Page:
Album Review: Lorde // Solar Power

Lorde’s Solar Power is an airy body of work that refuses to stand in the long shadow cast by its predecessor.

“Forget all of the tears that you’ve cried / It’s over / It’s a new state of mind / Are you coming, my baby?”, sings Lorde on the first song she released since 2017. The heavily-anticipated single dodged every expectation following the brooding, heavily-synthesized Melodrama. Instead, it ushered Lorde in an era kissed by the summer sun, with a bunch of rooftop performances and, more anecdotally–but perhaps as impressive–a remarkable ability to withstand spicy food.

On “Solar Power”, Lorde wipes the slate clean with the help of a breezy guitar enhanced by a Rolling Stones-meets-George Michael swagger. It’s the closest she comes to elation on the whole album– an album that, despite breaking with past melancholy and obsession, basks more in contentment and serenity than it does euphoria.

Elsewhere, expect cicadas and blue-tinted vignettes of different times on a sunny day. Whether it’s the awe of a stupendous rising sun on “The Path”, the cool shade of a hot afternoon in “California” or the comforting beauty of dusk on “Oceanic Feeling”, Solar Power stays true to its word. Hell there’s even a track named after the sun.

As have many before her, Lorde has had to deal with the wear and tear caused by celebrity and acclaim. She recalls the “teen millionaire having nightmares from the camera flash” of the Pure Heroine days (Lorde was only sixteen when “Royals” came out) in “The Path”, questions the authenticity of industry ties and the glitz and glam of the scene in “California” and draws a parallel between the glory and dangers of the sun and fame in “Big Star”.

Those are certainly struggles not many of us can truly relate to but Lorde is self-aware enough that she steers clear of sounding ungrateful or bitter. She sings “I love this life that I have” on “Stoned at the Nail Salon” only to admit seconds later “But I wonder sometimes what I’m missing”. The track questions the choices she’s made to get at this crossroads, between the temptation of a tranquil life and the unparalleled thrills of the stage,–a tension best exemplified by her nod to Joni Mitchell’s “The Circle Game” (“I’d ride and I’d ride on the carousel / ‘Round and ‘round forever if I could”).

But the questioning never spirals into existential dread, unlike some of her contemporaries, including Billie Eilish in the recent Happier Than Ever. Eilish and Lorde both find that injecting some humour into the mix plays in their favour. Eilish’s playful scorn on “Therefore I Am” or the cheek of “NDA” are undeniably more in-your-face than the faux-inspirational tone of the dazzling “Secrets from a Girl (Who’s Seen it All)” or the satire of Gwyneth Paltrow GOOP-style wellness practices in radio-ready single “Mood Ring”, but the latter don’t go unnoticed either.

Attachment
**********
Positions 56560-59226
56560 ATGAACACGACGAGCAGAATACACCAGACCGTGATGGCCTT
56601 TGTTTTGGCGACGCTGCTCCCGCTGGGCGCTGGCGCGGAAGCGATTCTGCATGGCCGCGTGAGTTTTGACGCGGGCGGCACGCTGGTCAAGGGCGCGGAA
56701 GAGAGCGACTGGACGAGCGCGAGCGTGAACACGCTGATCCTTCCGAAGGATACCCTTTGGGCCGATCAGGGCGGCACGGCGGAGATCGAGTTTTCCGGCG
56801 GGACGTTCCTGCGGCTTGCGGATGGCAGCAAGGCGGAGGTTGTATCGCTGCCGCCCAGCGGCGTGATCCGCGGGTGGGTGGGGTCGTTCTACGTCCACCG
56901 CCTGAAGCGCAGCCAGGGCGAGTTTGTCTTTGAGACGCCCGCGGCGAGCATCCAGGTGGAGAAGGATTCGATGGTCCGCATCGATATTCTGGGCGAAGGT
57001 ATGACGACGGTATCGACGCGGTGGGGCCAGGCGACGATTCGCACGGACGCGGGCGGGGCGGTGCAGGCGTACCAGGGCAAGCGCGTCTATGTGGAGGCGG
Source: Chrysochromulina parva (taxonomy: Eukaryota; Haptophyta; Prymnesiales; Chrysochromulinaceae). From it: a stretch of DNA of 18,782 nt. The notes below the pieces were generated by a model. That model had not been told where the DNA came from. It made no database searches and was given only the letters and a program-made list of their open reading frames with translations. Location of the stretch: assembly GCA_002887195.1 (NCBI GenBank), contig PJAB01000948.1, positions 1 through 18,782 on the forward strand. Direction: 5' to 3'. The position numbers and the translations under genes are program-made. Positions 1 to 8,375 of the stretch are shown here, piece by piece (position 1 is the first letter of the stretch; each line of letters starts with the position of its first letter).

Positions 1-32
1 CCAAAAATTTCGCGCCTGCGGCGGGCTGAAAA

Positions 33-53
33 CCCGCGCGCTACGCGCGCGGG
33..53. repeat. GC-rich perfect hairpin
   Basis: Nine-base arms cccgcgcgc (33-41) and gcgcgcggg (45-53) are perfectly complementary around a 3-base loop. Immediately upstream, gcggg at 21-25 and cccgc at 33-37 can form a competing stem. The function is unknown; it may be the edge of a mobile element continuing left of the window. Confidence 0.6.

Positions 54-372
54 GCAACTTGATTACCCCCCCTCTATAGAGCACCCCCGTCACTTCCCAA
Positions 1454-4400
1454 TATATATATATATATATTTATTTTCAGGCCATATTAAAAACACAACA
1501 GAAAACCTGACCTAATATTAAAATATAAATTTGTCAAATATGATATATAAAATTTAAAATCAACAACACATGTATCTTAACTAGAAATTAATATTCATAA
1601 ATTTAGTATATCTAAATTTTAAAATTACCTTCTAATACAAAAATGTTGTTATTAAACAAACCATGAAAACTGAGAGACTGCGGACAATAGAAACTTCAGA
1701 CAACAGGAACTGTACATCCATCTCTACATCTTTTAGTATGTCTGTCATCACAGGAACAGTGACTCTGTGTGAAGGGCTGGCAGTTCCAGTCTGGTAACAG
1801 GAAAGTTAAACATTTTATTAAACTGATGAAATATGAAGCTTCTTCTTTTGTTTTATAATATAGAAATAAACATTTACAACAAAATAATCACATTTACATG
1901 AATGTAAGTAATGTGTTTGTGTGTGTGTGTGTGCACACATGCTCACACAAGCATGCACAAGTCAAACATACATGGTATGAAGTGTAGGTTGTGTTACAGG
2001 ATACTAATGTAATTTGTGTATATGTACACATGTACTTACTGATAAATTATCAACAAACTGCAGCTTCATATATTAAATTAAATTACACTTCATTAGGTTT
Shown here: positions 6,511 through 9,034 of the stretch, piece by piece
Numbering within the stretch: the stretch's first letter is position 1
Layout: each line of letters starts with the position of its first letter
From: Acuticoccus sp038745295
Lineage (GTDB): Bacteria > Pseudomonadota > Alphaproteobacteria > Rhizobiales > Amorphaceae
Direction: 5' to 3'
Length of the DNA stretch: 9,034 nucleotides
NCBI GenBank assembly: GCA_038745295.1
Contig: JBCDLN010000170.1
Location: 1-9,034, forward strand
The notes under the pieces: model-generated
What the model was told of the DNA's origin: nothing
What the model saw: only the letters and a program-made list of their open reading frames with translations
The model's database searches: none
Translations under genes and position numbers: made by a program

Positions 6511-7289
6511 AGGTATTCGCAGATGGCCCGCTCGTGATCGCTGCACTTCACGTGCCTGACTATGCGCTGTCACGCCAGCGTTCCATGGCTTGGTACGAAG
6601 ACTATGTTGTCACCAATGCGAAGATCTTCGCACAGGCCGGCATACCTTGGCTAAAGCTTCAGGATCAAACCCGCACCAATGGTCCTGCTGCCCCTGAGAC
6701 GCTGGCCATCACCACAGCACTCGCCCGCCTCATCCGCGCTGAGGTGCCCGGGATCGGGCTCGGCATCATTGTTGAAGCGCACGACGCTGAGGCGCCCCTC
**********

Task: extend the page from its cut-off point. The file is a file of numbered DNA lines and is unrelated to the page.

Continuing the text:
Solar Power combines Jack Antonoff’s (who executive produces along with Lorde) rock sensibilities–the likes we’ve already heard on this year’s St. Vincent and clairo records as well as his own Bleachers album–with the turn of the century pop Lorde claims as inspirations this time around. She channels pop staples Natalie Imbruglia in “Mood Ring” and Natasha Bedingfield on “Secrets from a Girl”, two of the brightest tracks on the album. Antonoff manages to sneak in a pinch of 60s psychedelia in both, imagining an era where Destiny’s Child and The Beatles play on the same bill.

The more off-the-cuff tracks on the album dispel the impression that every nook and cranny has been meticulously studied and curated. The album rendition of “Dominoes” sounds recorded on the roof of Electric Lady in Brooklyn, infamous New York ambulance sirens included. The diatribe against a former lover (who “used to do the most cocaine of anyone [she]’d ever met”) feels a lot like an afterthought, a track Lorde needed to get out of her system quickly to move on. It’s also the case with “The Man with the Axe”, dripping with melodies that run like water out the tap, impossible to catch, translucent and flavourless.

“Oceanic Feeling” is an appropriate send-off to an album that always finds its way back to appeasement no matter the subject at hand. Lorde questions her future with more curiosity than fear, looking back fondly at old habits she no longer needs with the maturity of experience. Out with the old, in with the new.

Rating

Lorde’s Solar Power is out now, and available to stream, download and purchase. Lorde will embark on a UK tour next summer, including a night at London’s Alexandra Palace. For a full list of dates and tickets head over here

Feature image courtesy of Ophelia Mikkelson Jones

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Red Dziri

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